Senator the Hon Mathias Cormann
Minister for Finance
Date: Thursday, 6 March 2014
MATHIAS CORMANN: The Government today will be introducing legislation to repeal Part Three of the Qantas Sale Act. Passing that legislation will set Qantas free. It will enable Qantas to compete on a level playing field with other players in the aviation market, which will be good for competition and which will continue to deliver improvements in services and lower airfares for consumers without the taxpayer being asked to inappropriately pick sides in a competitive market.
As well as that, we still have the carbon tax repeal legislation stuck in the Senate. We’ve said it before, I say it again here this morning. There is an opportunity for Bill Shorten and the Labor Party to take more than $100 million a year in costs out of Qantas by supporting our legislation to scrap the carbon tax. Taking more than $100 million in costs out of Qantas every year will help protect jobs at Qantas. The choice is very clear, Bill Shorten and the Labor Party could do the right thing, the right thing by Qantas and the right thing by Australia, or they could continue to just play politics.
Happy to take questions.
JOURNALIST: But you face a road block in the Senate don’t you even though the legislation being introduced today, the Greens, Labor, Palmer United Party, other cross-benches won’t support it, what’s your plan B?
MATHIAS CORMANN: We’ve put forward the best plan. We’ve put forward the right plan. We are making judgements on the basis of what is right. We are making the case. We are seeking to persuade the Australian people and we will continue to work on persuading the Senate and we are hopeful that on reflection, that having considered all of the facts, having considered all of the information that the Government had in front of it as well, that Labor ultimately will come to the right conclusion.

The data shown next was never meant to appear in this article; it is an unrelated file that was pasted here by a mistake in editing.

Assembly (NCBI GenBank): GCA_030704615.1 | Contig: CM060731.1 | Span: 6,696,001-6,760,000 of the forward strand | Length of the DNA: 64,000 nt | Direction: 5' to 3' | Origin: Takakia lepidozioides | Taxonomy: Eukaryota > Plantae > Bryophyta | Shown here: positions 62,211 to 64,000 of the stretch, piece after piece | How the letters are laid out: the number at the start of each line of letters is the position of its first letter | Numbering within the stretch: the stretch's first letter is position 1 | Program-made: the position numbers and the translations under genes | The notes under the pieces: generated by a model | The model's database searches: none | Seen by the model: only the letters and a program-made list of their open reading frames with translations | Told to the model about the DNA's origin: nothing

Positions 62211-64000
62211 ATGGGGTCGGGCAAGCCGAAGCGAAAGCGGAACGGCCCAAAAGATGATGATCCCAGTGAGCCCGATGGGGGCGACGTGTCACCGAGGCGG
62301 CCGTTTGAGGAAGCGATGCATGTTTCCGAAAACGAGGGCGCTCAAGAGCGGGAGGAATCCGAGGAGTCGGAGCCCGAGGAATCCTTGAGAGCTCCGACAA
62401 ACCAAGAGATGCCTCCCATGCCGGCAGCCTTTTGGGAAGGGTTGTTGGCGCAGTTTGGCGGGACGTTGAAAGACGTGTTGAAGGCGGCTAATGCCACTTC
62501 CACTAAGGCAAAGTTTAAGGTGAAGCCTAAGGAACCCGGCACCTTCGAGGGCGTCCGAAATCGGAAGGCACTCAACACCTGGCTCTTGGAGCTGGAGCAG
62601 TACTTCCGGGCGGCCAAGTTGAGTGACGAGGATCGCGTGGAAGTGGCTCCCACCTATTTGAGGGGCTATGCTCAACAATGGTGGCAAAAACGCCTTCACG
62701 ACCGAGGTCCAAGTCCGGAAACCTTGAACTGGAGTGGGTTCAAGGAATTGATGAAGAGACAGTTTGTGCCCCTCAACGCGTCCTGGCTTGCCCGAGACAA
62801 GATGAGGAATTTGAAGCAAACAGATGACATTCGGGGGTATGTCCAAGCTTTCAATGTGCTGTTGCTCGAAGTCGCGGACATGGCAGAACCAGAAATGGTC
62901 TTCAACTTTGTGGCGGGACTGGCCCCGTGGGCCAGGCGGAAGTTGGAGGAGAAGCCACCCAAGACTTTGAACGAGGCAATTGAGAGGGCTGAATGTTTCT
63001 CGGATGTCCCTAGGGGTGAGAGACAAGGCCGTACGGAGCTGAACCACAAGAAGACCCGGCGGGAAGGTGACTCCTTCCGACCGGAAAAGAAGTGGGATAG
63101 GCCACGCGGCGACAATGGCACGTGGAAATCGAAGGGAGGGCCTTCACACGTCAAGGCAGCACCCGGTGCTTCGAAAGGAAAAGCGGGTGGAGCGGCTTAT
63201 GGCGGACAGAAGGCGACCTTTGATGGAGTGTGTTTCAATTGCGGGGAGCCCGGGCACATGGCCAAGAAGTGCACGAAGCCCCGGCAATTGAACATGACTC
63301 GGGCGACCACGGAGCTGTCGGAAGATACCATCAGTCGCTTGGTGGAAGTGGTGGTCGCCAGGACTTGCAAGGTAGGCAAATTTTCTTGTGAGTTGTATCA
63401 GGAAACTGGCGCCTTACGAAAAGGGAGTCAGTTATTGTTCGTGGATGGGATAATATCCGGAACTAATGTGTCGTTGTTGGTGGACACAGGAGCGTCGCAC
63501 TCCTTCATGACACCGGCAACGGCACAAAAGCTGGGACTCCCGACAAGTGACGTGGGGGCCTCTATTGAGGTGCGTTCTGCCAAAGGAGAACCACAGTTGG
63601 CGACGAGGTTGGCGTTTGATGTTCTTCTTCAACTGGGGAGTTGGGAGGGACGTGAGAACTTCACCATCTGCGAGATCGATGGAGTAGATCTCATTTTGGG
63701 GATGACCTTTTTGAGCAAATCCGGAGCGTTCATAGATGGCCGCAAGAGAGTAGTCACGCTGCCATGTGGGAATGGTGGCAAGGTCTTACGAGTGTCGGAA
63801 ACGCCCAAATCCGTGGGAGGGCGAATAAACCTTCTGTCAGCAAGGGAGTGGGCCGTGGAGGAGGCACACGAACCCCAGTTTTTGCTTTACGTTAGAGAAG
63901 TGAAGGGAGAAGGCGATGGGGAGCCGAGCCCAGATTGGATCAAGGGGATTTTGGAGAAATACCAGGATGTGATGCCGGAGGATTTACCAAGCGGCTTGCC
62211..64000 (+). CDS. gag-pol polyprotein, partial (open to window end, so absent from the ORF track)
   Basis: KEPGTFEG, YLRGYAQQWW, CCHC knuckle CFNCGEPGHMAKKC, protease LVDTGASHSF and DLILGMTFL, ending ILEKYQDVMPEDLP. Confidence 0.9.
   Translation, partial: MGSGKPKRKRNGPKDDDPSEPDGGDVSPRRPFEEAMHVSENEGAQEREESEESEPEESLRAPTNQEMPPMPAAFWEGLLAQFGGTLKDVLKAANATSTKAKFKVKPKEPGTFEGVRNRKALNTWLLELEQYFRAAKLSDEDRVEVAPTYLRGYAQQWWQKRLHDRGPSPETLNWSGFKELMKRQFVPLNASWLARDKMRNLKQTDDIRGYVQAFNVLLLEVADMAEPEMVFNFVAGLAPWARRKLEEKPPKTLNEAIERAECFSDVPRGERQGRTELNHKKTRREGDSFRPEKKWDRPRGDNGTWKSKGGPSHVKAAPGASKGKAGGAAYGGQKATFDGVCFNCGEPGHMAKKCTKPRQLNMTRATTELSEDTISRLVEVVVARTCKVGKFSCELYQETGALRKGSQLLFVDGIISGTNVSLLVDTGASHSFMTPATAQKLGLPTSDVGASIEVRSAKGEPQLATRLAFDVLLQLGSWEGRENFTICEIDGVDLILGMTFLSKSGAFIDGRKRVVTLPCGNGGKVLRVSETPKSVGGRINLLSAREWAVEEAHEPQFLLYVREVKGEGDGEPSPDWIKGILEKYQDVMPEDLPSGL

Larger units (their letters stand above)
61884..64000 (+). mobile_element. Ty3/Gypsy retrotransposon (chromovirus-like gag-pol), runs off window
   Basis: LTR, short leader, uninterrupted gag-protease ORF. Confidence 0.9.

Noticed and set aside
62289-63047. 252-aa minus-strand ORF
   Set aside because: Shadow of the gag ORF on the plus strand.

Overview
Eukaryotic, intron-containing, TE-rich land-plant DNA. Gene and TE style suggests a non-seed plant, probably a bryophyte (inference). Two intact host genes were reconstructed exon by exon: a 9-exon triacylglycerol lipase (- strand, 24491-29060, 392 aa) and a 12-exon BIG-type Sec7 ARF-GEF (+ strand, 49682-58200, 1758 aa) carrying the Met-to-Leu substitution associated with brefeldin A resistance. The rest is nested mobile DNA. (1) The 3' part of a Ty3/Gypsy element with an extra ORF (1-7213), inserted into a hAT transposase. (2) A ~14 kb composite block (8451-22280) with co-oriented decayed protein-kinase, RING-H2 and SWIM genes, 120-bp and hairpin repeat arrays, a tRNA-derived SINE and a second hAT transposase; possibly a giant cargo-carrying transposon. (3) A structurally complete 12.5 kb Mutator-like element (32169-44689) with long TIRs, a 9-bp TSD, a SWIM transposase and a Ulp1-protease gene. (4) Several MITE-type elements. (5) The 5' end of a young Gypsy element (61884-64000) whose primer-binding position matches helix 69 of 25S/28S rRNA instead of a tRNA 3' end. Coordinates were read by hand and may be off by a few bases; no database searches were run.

JOURNALIST: That looks like a summary of what Joe Hockey said, he said your Plan B is your Plan A, is that correct?
MATHIAS CORMANN: The job of government is to make judgements on the basis of what is right in the public interest. That is what we have done. We are not playing political games. We are making judgements on what is right in the national interest and we are now seeking to implement and give effect to those decisions. What is Labor’s Plan B? We have Bill Shorten and Anthony Albanese jumping up and down, trying to promote essentially a proposition where the taxpayer should be asked to pick sides in a competitive market. The Labor Party is asking the Australian Government to help one business compete with another business, using taxpayer resources. That is not appropriate. What is appropriate is for us to ensure that Qantas is able to compete on a level playing field with Virgin and other players in the aviation market.
JOURNALIST: There are plenty of people who say the job of government is to pass laws to help the constituents. You’re not passing laws standing head-first and being stuck on this won’t pass the laws.
MATHIAS CORMANN: The job of government is to make judgements on the basis of what is right. What is right is to ensure that we set the framework, the conditions, to ensure that all businesses including Qantas have the best possible opportunity to be successful. Our job is not to use taxpayers’ resources to pick sides in a competitive market.
JOURNALIST: The job is also, isn’t it to work with the Senate to make judgements that are also realistic?
MATHIAS CORMANN: We are working with the Senate. We are engaged in an argument. We’ve made a decision, having considered all of the facts, having considered all of the information. We made a decision that we are very certain to be the right decision. Now we’re setting out to persuade the Australian people and to persuade the Senate that it was the right call. This has still got a little while to go by the time it gets to the Senate. Hopefully the Labor Party has been able to reflect by then on what is actually on the table and what the ramifications would be of what they’re suggesting we do.